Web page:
3. Means to Prevent Pressurization to an Unsafe Level

McDonnell Douglas Model DC-8 series airplanes modified in accordance with STC SA1063SO are not equipped with a means to prevent pressurization of the airplane to an unsafe level in the event that the main deck cargo door is not fully closed, latched, and locked. Therefore, such a means must be installed.

4. Powered Lock Systems

STC SA1063SO utilizes a nose gear squat switch to remove power (i.e., electrical and hydraulic) from the door control master switch while the airplane is in flight. Latent failure of the squat switch together with other latent and/or single point failures could precipitate inadvertent door openings. Therefore, a means to remove power from the door controls must be installed to prevent inadvertent opening of the main deck cargo door in flight.

A systems safety analysis would normally evaluate and resolve the potential for these types of unsafe conditions. The need for a system safety analysis is identified in the ATA Final Report and the FAA Memorandum.

5. Lock Strength

Analysis of the existing latching and locking mechanism of the main deck cargo door indicates that in the event of a system jam, continued operation of the hydraulic cylinders could result in structural deformation of elements of the latching and locking mechanisms. Structural deformation of the locking mechanism could result in the single door latch equipped with a lock not being locked and consequent erroneous indication to the pilots that the latch is locked properly. Further, the FAA has determined that a lock on a single latch is inadequate to provide the level of safety envisioned by the applicable certification requirements. Therefore, the latching and locking systems for the main deck cargo door must be modified to prevent structural deformation, which could result in incorrect indication to the pilots that the door is not fully closed, latched, and locked.

Explanation of Requirements of Proposed Rule

Since unsafe conditions have been identified that are likely to exist or develop on other products of this same type design, the proposed AD would require, within 60 days after the effective date of this AD, a general visual inspection of the wire bundle of the main deck cargo door between the exit point of the cargo liner and the attachment point on the main deck cargo door to detect crimped, frayed, or chafed wires; a general visual inspection for damaged, loose, or missing hardware mounting components; and repair, if necessary. These actions would be required to be accomplished in accordance with FAA-approved maintenance procedures.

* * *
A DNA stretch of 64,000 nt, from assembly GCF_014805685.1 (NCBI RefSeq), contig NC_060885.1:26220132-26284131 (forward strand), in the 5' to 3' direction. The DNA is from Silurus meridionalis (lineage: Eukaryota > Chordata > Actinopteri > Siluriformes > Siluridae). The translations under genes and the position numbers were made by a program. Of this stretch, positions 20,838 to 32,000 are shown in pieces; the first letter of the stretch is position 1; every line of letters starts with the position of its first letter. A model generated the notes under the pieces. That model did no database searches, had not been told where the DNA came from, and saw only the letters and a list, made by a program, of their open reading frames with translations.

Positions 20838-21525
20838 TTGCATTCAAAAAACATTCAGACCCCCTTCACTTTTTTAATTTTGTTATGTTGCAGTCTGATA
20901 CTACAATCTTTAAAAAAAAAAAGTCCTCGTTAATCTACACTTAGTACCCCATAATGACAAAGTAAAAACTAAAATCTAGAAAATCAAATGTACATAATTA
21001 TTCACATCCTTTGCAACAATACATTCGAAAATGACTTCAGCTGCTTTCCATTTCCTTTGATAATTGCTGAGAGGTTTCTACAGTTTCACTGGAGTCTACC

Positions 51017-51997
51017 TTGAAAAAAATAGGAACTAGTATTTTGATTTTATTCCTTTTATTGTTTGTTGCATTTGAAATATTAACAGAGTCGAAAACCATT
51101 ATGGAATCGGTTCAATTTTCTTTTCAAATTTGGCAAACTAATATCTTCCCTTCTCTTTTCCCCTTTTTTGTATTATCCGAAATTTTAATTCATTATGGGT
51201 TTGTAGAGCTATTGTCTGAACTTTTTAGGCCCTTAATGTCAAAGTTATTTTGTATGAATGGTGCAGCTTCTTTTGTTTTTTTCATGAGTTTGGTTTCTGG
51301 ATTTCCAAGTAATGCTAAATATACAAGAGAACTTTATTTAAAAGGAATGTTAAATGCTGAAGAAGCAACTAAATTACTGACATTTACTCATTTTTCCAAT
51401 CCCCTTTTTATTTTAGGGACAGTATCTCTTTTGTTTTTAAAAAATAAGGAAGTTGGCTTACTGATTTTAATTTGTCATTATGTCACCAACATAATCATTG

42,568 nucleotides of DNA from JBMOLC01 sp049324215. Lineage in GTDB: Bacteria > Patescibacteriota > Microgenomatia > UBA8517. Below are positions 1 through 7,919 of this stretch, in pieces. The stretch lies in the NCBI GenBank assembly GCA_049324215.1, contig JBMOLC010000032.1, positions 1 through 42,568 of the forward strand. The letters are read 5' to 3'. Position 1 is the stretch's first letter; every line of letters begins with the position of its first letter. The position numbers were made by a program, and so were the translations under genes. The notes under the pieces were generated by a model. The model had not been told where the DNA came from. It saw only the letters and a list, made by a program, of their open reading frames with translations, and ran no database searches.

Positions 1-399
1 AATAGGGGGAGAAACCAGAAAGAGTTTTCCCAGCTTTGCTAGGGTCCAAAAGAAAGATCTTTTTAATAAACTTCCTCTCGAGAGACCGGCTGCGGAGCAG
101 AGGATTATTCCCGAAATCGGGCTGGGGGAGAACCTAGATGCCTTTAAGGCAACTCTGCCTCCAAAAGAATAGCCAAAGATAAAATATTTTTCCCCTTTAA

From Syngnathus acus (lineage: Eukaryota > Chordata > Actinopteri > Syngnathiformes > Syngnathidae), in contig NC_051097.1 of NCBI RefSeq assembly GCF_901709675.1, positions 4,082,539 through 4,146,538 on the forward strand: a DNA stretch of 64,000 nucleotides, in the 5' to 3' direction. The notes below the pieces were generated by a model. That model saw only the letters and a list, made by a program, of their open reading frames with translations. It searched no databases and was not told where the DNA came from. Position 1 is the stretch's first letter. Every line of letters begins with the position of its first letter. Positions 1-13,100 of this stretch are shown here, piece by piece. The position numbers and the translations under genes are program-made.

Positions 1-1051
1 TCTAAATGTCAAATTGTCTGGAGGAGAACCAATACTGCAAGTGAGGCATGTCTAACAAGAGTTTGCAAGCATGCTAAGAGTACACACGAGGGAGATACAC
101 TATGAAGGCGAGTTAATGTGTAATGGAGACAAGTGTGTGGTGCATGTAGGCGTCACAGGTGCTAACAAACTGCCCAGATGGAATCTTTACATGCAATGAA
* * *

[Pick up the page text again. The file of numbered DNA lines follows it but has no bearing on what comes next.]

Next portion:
The proposed AD also would require, within 60 days after the effective date of the AD, a revision of the Limitations Section of the appropriate FAA-approved Airplane Flight Manual Supplement (AFMS) for STC SA1063SO by inserting therein procedures to ensure that the main deck cargo door is closed, latched, and locked prior to dispatch of the airplane; and installation of any associated placards. These actions would be required to be accomplished in accordance with a method approved by the Manager, Los Angeles Aircraft Certification Office (ACO), FAA, Transport Airplane Directorate.

The proposed AD also would require, within 18 months after the effective date of this AD, the following actions:

  • Modification of the indication system of the main deck cargo door to indicate to the pilots whether the main deck cargo door is fully closed, latched, and locked;
  • Modification of the mechanical and hydraulic systems of the main deck cargo door to eliminate detrimental deformation of the elements of the door latching and locking mechanisms;
  • Installation of a means to visually inspect the locking mechanism of the main deck cargo door;
  • Installation of a means to remove power to the door while the airplane is in flight; and
  • Installation of a means to prevent pressurization to an unsafe level if the main deck cargo door is not fully closed, latched, and locked.